Sunday, July 26, 2009

JULY 26, 2009 - WEEK 19 RESULTS

This week I gained 0.2 pounds.

Beginning weight – 140.8 pounds

Ending weight – 141.0 pounds

Here is an average of my daily food intake for this past week:

1690 Calories

126.8g Fat (67.5%)

107.1g Protein

30g Carbs

13.8g Fiber

16.2g net carbs, of which 10.7g came from veggies

Saturday, July 25, 2009


My son Barry
My daughter-in-law Laura
My granddaughter Annelise
My grandson Will

JULY 25, 2009 - IT'S A BOY!

Thursday, July 23, 2009


Want to see a video that shows me losing weight right before your eyes? You can see me morph from fat to not so fat by right clicking here.

I am still a work in progress. I need to lose several more pounds of fat and put on several more pounds of muscle.

Monday, July 20, 2009


Simple Strawberry Ice Cream (Level 2 – Ongoing Weight Loss)
makes 2 servings

1/2 cup heavy cream (whipping cream)
8 drops liquid Stevia sweetener
1/8 tsp. vanilla extract
6 oz. fresh strawberries, pureed or chopped finely

In a small mixing bowl, combine cream, Stevia and vanilla. Beat until stiff peaks form.

Add pureed or chopped strawberries and mix well.

Divide into two bowls and place into freezer. Stir every 10 minutes until ice cream reaches the desired firmness, approximately 30 minutes.

I tried putting it in for 30 minutes without stirring, but it froze like a rock around the edges and was soft in the middle.

Nutritional information per serving:

242 calories
22.3g fat
1.8g protein
8.4g total carbs
1.7g fiber
6.7g net carbs



I recently discovered that there is a food that is causing me to want to overeat, and I find myself thinking about this food many times during the day and I am unable to resist it if I see it. And once I see it, I can't stop eating it! I found this passage particularly helpful:

Excerpt from "The All-New Atkins Advantage" by Stuart L. Trager, M.D. with Colette Heimowitz, M.Sc.


As you add new carbohydrate foods to your meals and snacks, pay attention to how they make you feel. The reasons for a return to overeating or eating the wrong foods may vary from the physiological (the impact they have on your blood sugar) to the psychological (how certain foods make you feel and the associations they create in your mind).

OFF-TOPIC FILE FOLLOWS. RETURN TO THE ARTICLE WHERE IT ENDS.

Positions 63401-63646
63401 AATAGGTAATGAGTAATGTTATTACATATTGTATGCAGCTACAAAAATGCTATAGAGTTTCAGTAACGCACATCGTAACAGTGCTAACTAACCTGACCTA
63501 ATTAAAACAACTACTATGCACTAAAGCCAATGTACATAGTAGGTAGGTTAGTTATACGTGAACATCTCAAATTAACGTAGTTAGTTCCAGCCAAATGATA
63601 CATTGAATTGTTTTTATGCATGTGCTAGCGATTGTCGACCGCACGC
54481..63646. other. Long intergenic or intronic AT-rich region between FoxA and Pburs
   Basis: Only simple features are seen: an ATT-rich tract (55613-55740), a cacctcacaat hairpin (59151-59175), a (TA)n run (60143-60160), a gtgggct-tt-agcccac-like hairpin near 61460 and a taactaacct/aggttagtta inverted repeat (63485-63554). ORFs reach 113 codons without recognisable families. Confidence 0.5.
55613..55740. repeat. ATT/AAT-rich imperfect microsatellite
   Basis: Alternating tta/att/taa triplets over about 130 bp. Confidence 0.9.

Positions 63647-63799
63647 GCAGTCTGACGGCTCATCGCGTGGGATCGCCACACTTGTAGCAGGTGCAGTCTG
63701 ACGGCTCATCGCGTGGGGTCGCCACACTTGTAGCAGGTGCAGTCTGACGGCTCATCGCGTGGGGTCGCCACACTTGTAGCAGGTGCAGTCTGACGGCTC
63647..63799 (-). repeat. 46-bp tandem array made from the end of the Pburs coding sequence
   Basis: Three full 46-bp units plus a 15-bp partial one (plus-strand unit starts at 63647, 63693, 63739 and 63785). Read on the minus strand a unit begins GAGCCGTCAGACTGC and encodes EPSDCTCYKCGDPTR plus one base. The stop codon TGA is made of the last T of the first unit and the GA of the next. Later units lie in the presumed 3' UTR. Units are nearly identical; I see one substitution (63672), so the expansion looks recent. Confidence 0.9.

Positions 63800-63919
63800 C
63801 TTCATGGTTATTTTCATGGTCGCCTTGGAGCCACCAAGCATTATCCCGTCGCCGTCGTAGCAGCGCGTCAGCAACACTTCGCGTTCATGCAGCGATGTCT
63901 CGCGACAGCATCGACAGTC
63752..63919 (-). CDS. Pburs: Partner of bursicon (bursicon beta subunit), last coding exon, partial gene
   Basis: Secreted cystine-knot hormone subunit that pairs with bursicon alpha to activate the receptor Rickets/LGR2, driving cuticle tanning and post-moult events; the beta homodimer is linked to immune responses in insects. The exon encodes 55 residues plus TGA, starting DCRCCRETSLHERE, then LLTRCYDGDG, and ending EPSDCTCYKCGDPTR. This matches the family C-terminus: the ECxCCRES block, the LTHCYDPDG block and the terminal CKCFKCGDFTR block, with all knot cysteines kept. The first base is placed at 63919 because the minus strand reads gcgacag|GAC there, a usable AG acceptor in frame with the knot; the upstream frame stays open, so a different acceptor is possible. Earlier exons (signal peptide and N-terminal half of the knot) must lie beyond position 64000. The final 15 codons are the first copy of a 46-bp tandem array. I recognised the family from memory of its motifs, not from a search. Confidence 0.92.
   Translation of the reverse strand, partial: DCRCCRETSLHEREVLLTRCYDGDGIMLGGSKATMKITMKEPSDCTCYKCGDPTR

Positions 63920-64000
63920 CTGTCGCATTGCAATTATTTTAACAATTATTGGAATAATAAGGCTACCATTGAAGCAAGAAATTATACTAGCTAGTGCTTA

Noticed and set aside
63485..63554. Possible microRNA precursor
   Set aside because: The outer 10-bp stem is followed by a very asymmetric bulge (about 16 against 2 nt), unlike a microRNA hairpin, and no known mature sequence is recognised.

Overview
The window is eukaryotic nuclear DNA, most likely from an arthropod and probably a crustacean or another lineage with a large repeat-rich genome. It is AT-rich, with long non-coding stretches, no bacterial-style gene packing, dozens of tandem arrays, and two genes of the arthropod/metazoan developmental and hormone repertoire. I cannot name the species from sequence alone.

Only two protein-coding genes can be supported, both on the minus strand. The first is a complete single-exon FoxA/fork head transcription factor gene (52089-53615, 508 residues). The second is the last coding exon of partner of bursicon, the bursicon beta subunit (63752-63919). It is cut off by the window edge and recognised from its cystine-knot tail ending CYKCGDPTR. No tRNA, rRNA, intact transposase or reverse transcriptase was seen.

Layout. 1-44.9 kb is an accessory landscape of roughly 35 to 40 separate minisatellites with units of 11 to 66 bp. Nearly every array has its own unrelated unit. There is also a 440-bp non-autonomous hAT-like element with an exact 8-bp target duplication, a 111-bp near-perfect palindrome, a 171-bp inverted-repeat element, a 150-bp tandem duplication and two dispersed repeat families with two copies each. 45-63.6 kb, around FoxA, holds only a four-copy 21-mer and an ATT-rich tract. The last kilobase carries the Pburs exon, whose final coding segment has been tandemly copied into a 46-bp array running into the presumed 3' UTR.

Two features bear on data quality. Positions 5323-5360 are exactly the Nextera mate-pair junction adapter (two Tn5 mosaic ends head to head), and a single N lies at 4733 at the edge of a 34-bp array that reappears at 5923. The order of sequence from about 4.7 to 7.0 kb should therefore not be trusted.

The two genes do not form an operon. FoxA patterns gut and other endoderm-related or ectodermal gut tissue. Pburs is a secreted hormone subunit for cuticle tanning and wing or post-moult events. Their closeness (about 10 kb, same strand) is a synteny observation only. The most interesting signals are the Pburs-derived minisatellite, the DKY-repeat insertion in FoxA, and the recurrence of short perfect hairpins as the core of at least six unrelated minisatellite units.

For some people, cheese is a trigger food - meaning they cannot stop with a small portion; for others it is wine and alcohol. For still others it's nuts or berries. Your trigger food may be something else entirely. Here's how to tell if you've added back a trigger food:

1) It's hard to control your portions of the food.

2) You have become preoccupied with the food.

3) You find that eating it makes you crave other higher-carbohydrate foods.

4) Eating it stimulates your appetite.

If a particular food is the culprit, get it out of the house and replace it with something else. Likewise, if you're bingeing for more than a day or two or can't seem to get back in control, go back to Induction to restart fat burning and restabilize your blood sugar as quickly as you can. If you are in control, simply go back to the the way you were eating before the binge. Be sure to have the correct foods readily available in case you are tempted again. If you've gained weight, once you are back in control, move through the levels of carb intake until you reach your CCLL (Carbohydrate Level for Losing).

Keeping a food journal can help you isolate the foods that are causing a problem. When you've identified the culprits, you have a few options:

1) Eat these carb foods in combination with fat and/or protein, as you should be doing anyway. Have your berries with a dollop of whipped cream or a handful of almonds on the side.

2) If that doesn't work, stay away from the food for a few weeks, then reintroduce it slowly by limiting the number of times you eat it to once or twice a week.

3) If you find that a food is still causing problems, you may have to stop eating it for a longer period of time. When you try to reintroduce the food, if symptoms recur, you may have to avoid it indefinitely.

4) If you discover that you're really sensitive to a food, don't "cheat" with it. Find something else to say yes to.

Sunday, July 19, 2009

JULY 19, 2009 - WEEK 18 RESULTS

Beginning weight - 150 / BMI 26.57 / Body Fat 37.9%
Current weight - 140.4 / BMI 24.87 / Body Fat 33.2%
Goal weight - 125
Goal date, based on average since starting - February 19, 2010
(Since starting, I have lost an average of 1/2 pound per week.)
Goal date, based on average in the last 4 weeks - October 2, 2010
(In the last 4 weeks, I have lost an average of 1/4 pound per week.)

Here is an average of my daily food intake for this past week:

1550 Calories
115.3g Fat (66.9%)
101.2g Protein
27g Carbs
11.6g Fiber
15.5g net carbs, of which 11.2g came from veggies

I weigh on a body composition scale, so I can tell how much fat, muscle and water I have gained or lost.

Scale weight lost this week - 0.6 pounds
Fat lost this week - 1.1 pounds
Muscle gained this week - 0.4 pounds
Water gained this week - 0.1 pounds
Total scale weight lost since starting - 9.6 pounds

Since starting, I have lost 6.4% of my total body weight. I need to lose another 10.3%. I have lost 38.4% of the 25 pounds I need to lose.

According to my doctor, I needed to lose 35 pounds of fat, and gain 10 pounds of muscle. So far, I have lost 8.7 pounds of fat, and gained 0.9 pounds of muscle/water.

I've also been keeping track of my measurements on fitday. I measure every Sunday.

Neck 13.75 - 13.00 = 3/4 inch down
Bicep 11.75 - 11.5 = 1/4 inch down
Forearm 9.00 - 9.00 = same
Bust 38.25 - 36.00 = 2-1/4 inch down
Midriff 32.25 - 30.00 = 2-1/4 inches down
Waist 31.50 - 29.00 = 2-1/2 inches down